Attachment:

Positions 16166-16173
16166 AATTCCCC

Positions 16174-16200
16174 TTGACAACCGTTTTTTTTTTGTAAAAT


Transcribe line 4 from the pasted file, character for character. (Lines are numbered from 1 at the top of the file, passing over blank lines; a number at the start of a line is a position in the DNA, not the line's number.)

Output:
16174 TTGACAACCGTTTTTTTTTTGTAAAAT